Dental plans like medical plans can be confusing and frustrating. Every dental plan has basic features concerning procedures and fees. Be sure to focus on co-payments, exclusions, and limitations. Below is a list of the more common restrictions to help answer questions you may have about your denatl plan. For details and answers about your specific dental plan, ask your provider.
You have 100% coverage for a procedure, but billed by the dental plan
When a plan says that it will pay 100% of a procedure, it often means it will pay 100% of usual, customary, and reasonable (UCR) costs set by the dental plan. Any charges in excess of what the plan has determined to be the customary fee results in paying a percentage of the procedure instead of the entire amount. Remember that this does not necessarily mean that you are overcharged. Dental fees are often higher in areas where costs of operating a dental practice (dental office rent, salaries, and dental supplies) are higher. Be sure to look for the UCR clause in your dental plan and discuss the cutoff amount with your plan provider. What may be "customary" to the dental plan may be minimal for your needs.
Your dentist recommends a treatment not covered by your dental plan. Is the procedure necessary?
Dental plans cannot tell you when treatment or necessary unnecessary. Only you and your dentist make that determination. Often treatments provided by a dentist fall under a medical plan and not a dental plan. When this happens, the dental plan excludes coverage. However, some dental plans also exclude preventive treatments, which could cut costs in the future. Such treatments include sealants, sportsguards, and orthodontic braces for adults. In addition, some plans exclude certain treatments for family members. Carefully read over your dental plan so that you know exactly who and what is covered. Depending on your deductible, it may be cost effective to pay for a preventive measure now and save future treatment cost.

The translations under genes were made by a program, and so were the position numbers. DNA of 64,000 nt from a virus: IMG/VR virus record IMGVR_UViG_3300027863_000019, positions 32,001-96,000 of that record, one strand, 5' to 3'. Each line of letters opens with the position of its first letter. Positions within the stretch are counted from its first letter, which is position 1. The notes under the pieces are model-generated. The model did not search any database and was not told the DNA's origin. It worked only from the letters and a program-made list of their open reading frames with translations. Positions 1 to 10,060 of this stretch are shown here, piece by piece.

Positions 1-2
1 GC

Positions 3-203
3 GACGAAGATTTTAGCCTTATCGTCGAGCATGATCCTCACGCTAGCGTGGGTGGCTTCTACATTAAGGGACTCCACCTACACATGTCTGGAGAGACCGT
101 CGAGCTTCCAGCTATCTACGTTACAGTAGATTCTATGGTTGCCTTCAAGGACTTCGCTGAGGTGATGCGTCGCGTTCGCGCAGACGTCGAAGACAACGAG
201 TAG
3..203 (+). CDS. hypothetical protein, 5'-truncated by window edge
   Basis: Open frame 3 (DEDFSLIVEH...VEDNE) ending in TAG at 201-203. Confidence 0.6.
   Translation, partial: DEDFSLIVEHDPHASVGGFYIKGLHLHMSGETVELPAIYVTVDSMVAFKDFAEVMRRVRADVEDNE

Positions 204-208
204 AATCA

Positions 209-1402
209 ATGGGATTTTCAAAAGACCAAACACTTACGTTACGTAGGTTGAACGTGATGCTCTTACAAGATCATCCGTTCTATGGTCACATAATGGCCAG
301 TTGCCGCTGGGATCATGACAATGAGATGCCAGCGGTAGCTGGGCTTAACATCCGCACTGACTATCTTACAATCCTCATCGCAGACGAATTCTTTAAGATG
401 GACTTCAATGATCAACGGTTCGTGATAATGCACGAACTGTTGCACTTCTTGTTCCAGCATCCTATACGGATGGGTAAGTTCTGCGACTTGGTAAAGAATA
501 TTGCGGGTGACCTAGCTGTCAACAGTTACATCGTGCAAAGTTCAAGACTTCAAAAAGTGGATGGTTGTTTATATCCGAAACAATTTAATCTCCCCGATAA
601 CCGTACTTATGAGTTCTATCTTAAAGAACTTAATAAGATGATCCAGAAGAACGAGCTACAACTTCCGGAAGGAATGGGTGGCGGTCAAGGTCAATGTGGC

Providing dental care for your family
As mentioned above, some dental plans do not provide coverage for certain dental treatments for family members. Read your plan carefully to find out what you and your family can expect to have covered by the policy.
Your dental plan covers a minimal treatment, but not a better, permanent one
At times, we recommend a treatment (for example, a crown over a filling) that we feel is best. Yet the dental plan will push for a cheaper option. In this instance, it is up to you as the patient to decide what is best. You should never base treatment decisions solely on dental plan coverage. Instead, your main concern should be health and dental needs when weighing out the long-term cost.
You may not be able to choose your dentist
Dental plans often provide lists of dentists who are part of their network. You can always go to any dentist of your choice, but they may not have their fees covered by your dental plan. Some plans let you pay a percentage or a larger co-payment and then cover the remaining cost when seeing a nonmember dentist, while other plans pay nothing. If you want to go to a non-participating dentist, find out beforehand what, if any, coverage is available.
Both married partners have a dental plan. Whose covers whom?
Married couples with individual dental plans receive coverage by their specific plan. Additional coverage may be available by each plan for spouses and children. However, a combination of dental plans never exceeds 100 % coverage. Children’s coverage depends on state regulations. Often the "birthday rule" dictates which spouse’ dental plan covers children based off whose birthday occurs earlier.
It is important to understand what your dental plan covers for you and your family. Discuss your plan with you provider and make sure you understand the terms of the plan.
If you have any questions about your coverage, just ask and we will be happy to clarify.